A good few neo-conservative groups around the English-speaking world are unhappy.  However they are in a bind.  Having proclaimed from the roof tops since the election of John Paul II in 1978 that devotion to the Holy Father, acceptance, often unquestionably, of papal statements, regardless of their provenance or intent, is one of the litmus tests of orthodoxy, they either have to accept that Francis is THE pope and so do as they have done, or move on.  Some have gone so far to say the church is heading towards schism.  This is the talk of fantasy and delusion.

One of the neo-conservative gripes is Francis’ perceived attitude towards the cause of Pope Pius XII.

Pope Francis has said little on Pius XII.  I believe there are five main reasons for this.

1. Francis is the first pope in modern times to have no direct connection with Europe during the fascist and Nazi eras or World War II.  He was too young (born 17.12.1936) to be anyway involved.  Unlike his immediate predecessors Francis has had no experience of totalitarian regimes other than the military juntas in Argentina, which while unquestionably brutal, were not murderous in the same way the Nazis and Communists were in the 1930s through to the 1950s.  Francis is an “outsider” to the events that John XXIII, Paul VI, John Paul II and Benedict XVI lived through.  I suggest that this gives him an objectivity that is needed in any discussion about Pius.  Francis is sympathetic to Pius, but he is not driven by a need to defend him or the institution of the papacy.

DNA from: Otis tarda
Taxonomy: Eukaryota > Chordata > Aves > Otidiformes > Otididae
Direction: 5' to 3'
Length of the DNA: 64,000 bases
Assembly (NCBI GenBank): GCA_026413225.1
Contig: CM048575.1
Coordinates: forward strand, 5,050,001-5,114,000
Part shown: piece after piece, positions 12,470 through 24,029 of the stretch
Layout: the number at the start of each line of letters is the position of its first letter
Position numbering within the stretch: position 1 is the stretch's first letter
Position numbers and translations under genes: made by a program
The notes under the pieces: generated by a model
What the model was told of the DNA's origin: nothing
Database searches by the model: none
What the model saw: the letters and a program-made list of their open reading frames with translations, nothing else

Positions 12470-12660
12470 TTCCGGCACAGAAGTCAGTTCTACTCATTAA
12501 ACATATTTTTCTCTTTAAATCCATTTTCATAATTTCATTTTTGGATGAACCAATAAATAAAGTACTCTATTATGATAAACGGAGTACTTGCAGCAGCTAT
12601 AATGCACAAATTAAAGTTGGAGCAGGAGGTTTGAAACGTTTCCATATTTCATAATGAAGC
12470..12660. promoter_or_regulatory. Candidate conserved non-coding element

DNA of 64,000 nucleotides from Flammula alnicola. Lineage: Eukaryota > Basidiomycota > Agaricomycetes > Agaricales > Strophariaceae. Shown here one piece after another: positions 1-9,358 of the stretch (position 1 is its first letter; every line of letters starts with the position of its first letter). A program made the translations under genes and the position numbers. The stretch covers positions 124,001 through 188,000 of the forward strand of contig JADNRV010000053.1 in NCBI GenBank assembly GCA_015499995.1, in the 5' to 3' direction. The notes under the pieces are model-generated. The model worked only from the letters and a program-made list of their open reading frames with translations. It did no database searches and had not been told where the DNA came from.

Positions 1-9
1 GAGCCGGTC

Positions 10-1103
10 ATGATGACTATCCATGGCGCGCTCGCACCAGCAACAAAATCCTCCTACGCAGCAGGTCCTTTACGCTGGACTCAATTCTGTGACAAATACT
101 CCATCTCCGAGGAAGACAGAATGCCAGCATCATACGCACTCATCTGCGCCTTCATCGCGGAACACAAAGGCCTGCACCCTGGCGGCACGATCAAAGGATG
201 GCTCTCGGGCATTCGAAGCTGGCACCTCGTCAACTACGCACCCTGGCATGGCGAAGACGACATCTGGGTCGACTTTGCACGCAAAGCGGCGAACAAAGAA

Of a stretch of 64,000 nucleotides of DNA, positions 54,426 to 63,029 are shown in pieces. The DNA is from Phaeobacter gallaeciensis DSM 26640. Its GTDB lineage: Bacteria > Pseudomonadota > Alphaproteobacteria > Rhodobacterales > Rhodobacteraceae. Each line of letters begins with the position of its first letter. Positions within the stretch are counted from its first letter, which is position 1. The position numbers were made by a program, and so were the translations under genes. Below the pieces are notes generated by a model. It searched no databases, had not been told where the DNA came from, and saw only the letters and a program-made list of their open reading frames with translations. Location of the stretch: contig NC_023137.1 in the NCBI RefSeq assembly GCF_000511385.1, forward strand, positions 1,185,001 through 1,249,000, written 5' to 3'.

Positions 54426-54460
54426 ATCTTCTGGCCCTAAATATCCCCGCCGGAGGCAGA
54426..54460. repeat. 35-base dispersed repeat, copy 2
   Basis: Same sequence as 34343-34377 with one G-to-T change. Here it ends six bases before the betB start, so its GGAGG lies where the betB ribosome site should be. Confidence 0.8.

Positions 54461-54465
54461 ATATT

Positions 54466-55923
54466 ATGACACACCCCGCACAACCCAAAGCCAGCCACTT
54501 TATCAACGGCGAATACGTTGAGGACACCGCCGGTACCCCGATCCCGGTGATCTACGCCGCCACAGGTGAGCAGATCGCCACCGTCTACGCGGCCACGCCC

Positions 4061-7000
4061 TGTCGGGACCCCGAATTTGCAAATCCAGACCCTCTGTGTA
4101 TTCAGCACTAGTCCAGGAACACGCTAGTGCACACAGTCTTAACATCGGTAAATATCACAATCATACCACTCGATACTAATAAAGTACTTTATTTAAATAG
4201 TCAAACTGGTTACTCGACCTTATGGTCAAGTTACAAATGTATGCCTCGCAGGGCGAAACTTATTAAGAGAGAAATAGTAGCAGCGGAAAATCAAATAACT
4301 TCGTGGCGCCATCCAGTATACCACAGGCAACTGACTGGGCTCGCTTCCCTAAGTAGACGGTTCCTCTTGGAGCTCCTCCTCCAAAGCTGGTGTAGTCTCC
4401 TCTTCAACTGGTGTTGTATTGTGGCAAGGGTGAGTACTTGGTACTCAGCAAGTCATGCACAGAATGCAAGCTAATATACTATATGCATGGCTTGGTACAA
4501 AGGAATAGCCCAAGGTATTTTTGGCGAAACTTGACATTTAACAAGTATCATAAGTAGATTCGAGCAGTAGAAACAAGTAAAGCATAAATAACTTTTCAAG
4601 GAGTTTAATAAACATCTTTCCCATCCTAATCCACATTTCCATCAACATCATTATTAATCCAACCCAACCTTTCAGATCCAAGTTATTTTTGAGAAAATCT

2. Francis has his priorities as bishop of Rome.  The canonization of Pius XII is not one of them.  He has canonized a number of women and men, but these cases were in the last stages of the process by the time he was elected.  This pope does not appear to see a need for a great number of canonisations – we have enough saints for the time being!  Indeed during his visit to Albania in September the pope’s embrace of Fr Ernst Simoni and Sr Marije Kaleta who had spent many years persecuted by the regime of Enver Hoxha summed up Francis’ priorities – he is here to be a shepherd; nothing else will stand in the way of his pastoral ministry.

3. Francis is content to allow historians and archivists to do their jobs.  There have been media reports suggesting that Francis is keen to get the archives opened up and the documents made available to historians.  It would be very odd if he had the opposite opinion.  Nonetheless, Francis respects conventions and protocols when they do not impinge on more important area.  The Secret Archives of the Vatican for Pius XII will be opened - eventually.  Pope Francis will not, I think, loose any sleep over the timing.